>>designed to be an enhanced replacement for a dataframe then it
>>shouldn't quite so radically change things.
>>
>>I notice that the documentation on tibble says "[ Never simplifies
>>(drops), so always returns data.frame"
>>That is much less explicit than I would have liked and actually doesn't
>>seem to be true. In fact, as you rightly say, it generally, but not
>>quite always, returns a tibble. In fact it can be fooled into a vector
>>of length 1.
>>
>>> tmpTibble[[1,]]
>>Error in `[[.data.frame`(tmpTibble, 1, ) :
>>argument "..2" is missing, with no default
>>
>>> tmpTibble[1]
>># A tibble: 26 × 1
>>ID
>><chr>
>>1 a
>>2 b
>>3 c
>>4 d
>>5 e
>>6 f
>>7 g
>>8 h
>>9 i
>>10 j
>># ... with 16 more rows
>>> tmpTibble[,1]
>># A tibble: 26 × 1
>>ID
>><chr>
>>1 a
>>2 b
>>3 c
>>4 d
>>5 e
>>6 f
>>7 g
>>8 h
>>9 i
>>10 j
>># ... with 16 more rows
>>> tmpTibble[1,]
>>Error in `[<-.data.frame`(`*tmp*`, , value = list(ID = c("a", "a", "a",
>>:
>>replacement element 3 is a matrix/data frame of 26 rows, need 1
>>In addition: Warning messages:
>>1: In `[<-.data.frame`(`*tmp*`, , value = list(ID = c("a", "a", "a", :
>>replacement element 1 has 26 rows to replace 1 rows
>>2: In `[<-.data.frame`(`*tmp*`, , value = list(ID = c("a", "a", "a", :
>>replacement element 2 has 26 rows to replace 1 rows
>>> tmpTibble[1,1:26]
>>Error: Invalid column indexes: 4, 5, 6, 7, 8, 9, 10, 11, 12, 13, 14,
>>15, 16, 17, 18, 19, 20, 21, 22, 23, 24, 25, 26
>>> tmpTibble[[1,2]]
>>[1] 1
>>> str(tmpTibble[[1,2]])
>>int 1
>>> str(tmpTibble[[1:2,2]])
>>Error in col[[i, exact = exact]] :
>>attempt to select more than one element in vectorIndex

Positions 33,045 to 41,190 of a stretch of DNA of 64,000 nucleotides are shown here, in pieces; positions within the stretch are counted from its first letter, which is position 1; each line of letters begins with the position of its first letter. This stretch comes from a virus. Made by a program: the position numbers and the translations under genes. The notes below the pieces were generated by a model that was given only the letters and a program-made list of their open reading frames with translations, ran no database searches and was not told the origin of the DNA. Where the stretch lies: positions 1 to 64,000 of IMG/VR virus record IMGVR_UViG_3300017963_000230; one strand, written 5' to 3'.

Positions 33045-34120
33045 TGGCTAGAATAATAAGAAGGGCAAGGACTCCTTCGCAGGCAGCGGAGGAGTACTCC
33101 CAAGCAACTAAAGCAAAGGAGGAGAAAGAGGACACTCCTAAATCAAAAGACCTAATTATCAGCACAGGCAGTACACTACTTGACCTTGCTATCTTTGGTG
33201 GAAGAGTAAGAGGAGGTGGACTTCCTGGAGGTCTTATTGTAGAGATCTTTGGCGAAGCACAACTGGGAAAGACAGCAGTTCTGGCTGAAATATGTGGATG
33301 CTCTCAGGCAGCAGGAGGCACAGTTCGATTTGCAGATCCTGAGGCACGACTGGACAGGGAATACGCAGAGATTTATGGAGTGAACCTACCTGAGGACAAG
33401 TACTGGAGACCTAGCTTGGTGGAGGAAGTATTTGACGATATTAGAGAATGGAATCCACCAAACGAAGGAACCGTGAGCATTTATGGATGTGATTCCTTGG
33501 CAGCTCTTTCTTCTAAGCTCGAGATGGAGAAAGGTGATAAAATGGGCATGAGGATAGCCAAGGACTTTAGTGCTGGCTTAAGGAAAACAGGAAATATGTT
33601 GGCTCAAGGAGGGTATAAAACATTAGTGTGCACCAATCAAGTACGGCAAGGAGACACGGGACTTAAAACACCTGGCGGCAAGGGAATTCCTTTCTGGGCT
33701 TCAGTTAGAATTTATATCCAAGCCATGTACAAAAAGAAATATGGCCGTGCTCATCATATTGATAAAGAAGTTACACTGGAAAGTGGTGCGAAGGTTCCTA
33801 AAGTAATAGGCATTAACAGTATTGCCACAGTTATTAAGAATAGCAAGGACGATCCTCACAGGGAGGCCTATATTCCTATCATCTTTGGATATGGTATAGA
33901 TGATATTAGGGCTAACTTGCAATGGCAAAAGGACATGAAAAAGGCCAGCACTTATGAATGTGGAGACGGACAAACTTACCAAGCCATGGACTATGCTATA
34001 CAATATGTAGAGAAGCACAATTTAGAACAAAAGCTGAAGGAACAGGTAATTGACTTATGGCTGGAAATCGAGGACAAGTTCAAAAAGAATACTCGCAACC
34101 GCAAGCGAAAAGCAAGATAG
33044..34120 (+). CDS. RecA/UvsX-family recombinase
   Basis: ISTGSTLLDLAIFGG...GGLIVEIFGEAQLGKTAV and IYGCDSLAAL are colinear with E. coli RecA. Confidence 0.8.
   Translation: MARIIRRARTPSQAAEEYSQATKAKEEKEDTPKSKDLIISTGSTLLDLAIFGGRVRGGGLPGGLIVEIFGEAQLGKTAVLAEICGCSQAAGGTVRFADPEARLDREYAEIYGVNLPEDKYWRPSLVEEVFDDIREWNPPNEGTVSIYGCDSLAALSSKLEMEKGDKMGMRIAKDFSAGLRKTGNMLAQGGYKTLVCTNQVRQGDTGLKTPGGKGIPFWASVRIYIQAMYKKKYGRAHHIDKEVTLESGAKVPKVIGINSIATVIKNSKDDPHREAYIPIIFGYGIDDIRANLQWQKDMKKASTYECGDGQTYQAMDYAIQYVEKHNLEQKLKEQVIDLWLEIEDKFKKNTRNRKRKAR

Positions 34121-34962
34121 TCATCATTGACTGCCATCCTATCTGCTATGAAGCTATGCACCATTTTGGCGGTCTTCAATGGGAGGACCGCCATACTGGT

>>>
>>> tmpTibble[[1,1:2]]
>>[1] "b"
>>>
>>
>>So [[a,b]] works if a and b are legal with the dimensions of the tibble
>>and if a is of length 1 but returns NOT a tibble but a vector of length
>>1 (I think), I can see that's logical but not what it says in the
>>documentation.
>>
>>[[a]] and [[,a]] return the same result, that seems excessively
>>tolerant to me.
>>
>>[[a,b:c]] actually returns [[a,c]] and again as a single value, NOT a
>>tibble.
>>
>>And row subsetting/indexing has gone.
>>
>>Why create replacement for a dataframe that has no row indexing and so
>>radically redefines column indexing, in fact redefines the whole of
>>indexing and subsetting?
>>
>>OK. I will go to sleep now and hope to feel less dumb(ed) when I wake.
>>Perhaps Prof. Wickham or someone can spell out a bit less tersely, and
>>I think incompletely, than the tibble documentation does, why all this
>>is good.
>>
>>Thanks anyway Ista, you certainly hit the issue!
>>
>>Very best all,
>>
>>Chris
>>
>>> From: "Ista Zahn" <[hidden email]>
>>> To: "Chris Evans" <[hidden email]>
>>> Cc: "r-helpr-project.org" <[hidden email]>
>>> Sent: Tuesday, 6 December, 2016 21:40:41
>>> Subject: Re: [R] Odd behaviour of mean() with a numeric column in a
>>tibble
>>
>>> Not at a computer to check right now, but I believe single bracket
>>indexing a